As a martialist, I have been watching the evolution of terrorist tactics and weapons with some intensity considering my love of going walkabout.
One of the greatest challenges for the law abiding citizen of our little green planet is having an effective means to defend oneself and companions close to hand at all times. This one thing alone, and above all others, is why I still live in the U.S. Frankly speaking, I take more grief from troglodytes of “The Swamp” than I have ever taken from any other government, or government official, on the planet. If the dark time should come to pass where my shootin’ irons are outlawed, it will no longer matter where I hang my hat.
Since most places outside of the U.S. have some pretty severe restrictions on firearm ownership, and outright ban the carry of handguns for visitors, the “best” option in personal protection is off the table. Now that the Brits, and other EUnuchs, have legislated knives out of common use, (Except for the muzzy terrorists of course. We must be tolerant ol’ boy!), we are now back to humankind’s first tool, THE STICK!
I say the “first tool” because sticks and plant stalks are commonly used by the great apes as tools.
Jane Goodall observed chimpanzees “fishing” for termites using sticks.
Modern observation by Josep Call and colleagues from the Max Planck Institute for Evolutionary Biology in Germany, indicates chimpanzees in the Republic of Congo using a specialized toolkit intended for termite fishing. The apes used one type of strong stick to penetrate above ground termite mounds, and a different type of stick for opening underground nests. These chimps also developed a more efficient fishing pole by chewing one end of the stick to separate the wood fibers creating a “paintbrush” on the end of the stick. This spray of finer fibers allows the termites to get a better grip, so more insects are captured each time the fishing stick goes down the hole.
Other researchers have noted Congolese chimpanzees show a strong preference for specific types of plants to make their fishing kit. They choose specific types of wood and carry it to the termite mound instead of picking stems from plants near the mounds.
Professor William McGrew of the Leverhulme Centre for Human Evolutionary Studies, University of Cambridge, UK, studied chimps living in the Nimba Mountains of Guinea, Africa. He observed a band using stone and wood tools against natural stone outcroppings to smash hard fruits into manageable pieces.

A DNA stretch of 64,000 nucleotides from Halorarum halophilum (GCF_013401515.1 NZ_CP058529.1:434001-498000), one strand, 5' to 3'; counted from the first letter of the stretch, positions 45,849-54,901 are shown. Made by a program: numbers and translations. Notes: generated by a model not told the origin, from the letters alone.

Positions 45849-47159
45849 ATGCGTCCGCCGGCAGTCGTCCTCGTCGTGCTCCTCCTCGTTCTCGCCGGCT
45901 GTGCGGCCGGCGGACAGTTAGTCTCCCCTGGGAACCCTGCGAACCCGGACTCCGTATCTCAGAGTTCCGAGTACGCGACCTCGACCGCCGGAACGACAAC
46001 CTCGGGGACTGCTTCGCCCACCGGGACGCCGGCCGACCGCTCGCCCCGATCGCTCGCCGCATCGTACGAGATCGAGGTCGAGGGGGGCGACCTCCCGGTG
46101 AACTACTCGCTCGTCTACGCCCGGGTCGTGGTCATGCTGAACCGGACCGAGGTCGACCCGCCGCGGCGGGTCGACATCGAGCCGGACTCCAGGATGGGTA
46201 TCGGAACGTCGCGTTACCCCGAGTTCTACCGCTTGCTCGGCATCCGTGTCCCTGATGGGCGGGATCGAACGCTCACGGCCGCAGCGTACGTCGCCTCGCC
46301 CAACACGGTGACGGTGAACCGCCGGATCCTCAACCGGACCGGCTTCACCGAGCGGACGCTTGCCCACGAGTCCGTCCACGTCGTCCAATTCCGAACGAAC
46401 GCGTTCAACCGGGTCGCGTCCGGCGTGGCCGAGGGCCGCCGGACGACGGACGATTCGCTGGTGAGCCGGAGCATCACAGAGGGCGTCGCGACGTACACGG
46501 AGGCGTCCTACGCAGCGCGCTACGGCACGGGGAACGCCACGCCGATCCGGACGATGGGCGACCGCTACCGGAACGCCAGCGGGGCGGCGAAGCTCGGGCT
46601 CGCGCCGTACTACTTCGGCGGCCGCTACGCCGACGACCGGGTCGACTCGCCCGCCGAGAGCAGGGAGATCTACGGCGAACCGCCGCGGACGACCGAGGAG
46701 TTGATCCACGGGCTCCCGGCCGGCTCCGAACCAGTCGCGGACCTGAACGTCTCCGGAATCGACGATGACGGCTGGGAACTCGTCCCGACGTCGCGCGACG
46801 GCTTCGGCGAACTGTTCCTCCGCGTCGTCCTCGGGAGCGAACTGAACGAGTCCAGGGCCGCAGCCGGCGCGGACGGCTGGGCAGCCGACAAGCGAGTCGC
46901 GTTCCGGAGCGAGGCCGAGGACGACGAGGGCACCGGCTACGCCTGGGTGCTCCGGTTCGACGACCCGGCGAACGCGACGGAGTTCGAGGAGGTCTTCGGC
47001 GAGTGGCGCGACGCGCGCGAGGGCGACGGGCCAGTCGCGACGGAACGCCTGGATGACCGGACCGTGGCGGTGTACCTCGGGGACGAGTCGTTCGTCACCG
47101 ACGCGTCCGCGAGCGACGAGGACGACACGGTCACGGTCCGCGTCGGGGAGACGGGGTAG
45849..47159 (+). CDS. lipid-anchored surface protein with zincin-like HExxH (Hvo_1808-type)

Over the centuries, the stick has remained a primary tool and weapon for people across the planet.
With increased restrictions on the law abiding, and the increased viciousness of those trying to harm those same law abiding people, the stick is coming back as a viable option for self-defense.
The Asian martial arts are well known as sources for training in the use of the staff and cane in combat. Probably the best known are the Philippine arts Kali/Escrima/Arnis (They are really the same art. The names reflect regional differences.) They have a heavy focus on stick fighting that translates well to the walking stick or cane.
Lesser known are the European arts:
“In the 103 cases of murder and manslaughter presented to the coroners of Nottinhamshire between 1485 and 1558 the staff figured in 53, usually as the sole fatal weapon. The sword, in contrast, accounted for only 9 victims and 1 accidental death.” 1
Organizations like HEMA (Historical European Martial Arts) are resurrecting the classic treatises and practical application of the Western masters.
Even Sherlock Holmes got in on the act through the practice of Bartitsu. This was Britain’s modern mixed martial art created by E. W. Barton-Wright. Bartitsu combined techniques from Jiujitsu, Pugilism, Savate, and stick fighting into a comprehensive self-defense system.
The walking stick, cane, and umbrella are common items that attract very little official attention that would prevent a traveler from being armed almost anywhere in the world. Due to the ravages of age and infirmity, it is almost impossible of legislate these items out of existence.
A person with a bit of training and real-life practice can really turn the tables on an assailant armed with a knife or club. Best of all a cane leaves no “fingerprints” to bring trouble to a person who exercises self-defense in places (UK) where forcibly disagreeing with the plans of one’s murderer has negative legal repercussions. Recall the battle cry raised during the London bridge attack: “Run Hide, Tell!”
I’ll bet them muzzy wankers were quaking in their sandals.
For those without easy access to a martial arts school or HEMA chapter, a number of books on cane and stick fighting are available. Make sure to get at least one partner to practice with, and “All Weapon” fencing masks are a MUST!
Broadsword and Singlestick:: With Chapters On Quarter-Staff, Bayonet, Cudgel, Shillelagh, Walking-Stick, Umbrella, and Other Weapons of Self-Defense
A martialist, regardless of discipline, should also take in the Principles of Personal Defense by Jeff Cooper. It frames the issues of self-defense very clearly.
Stay safe out there!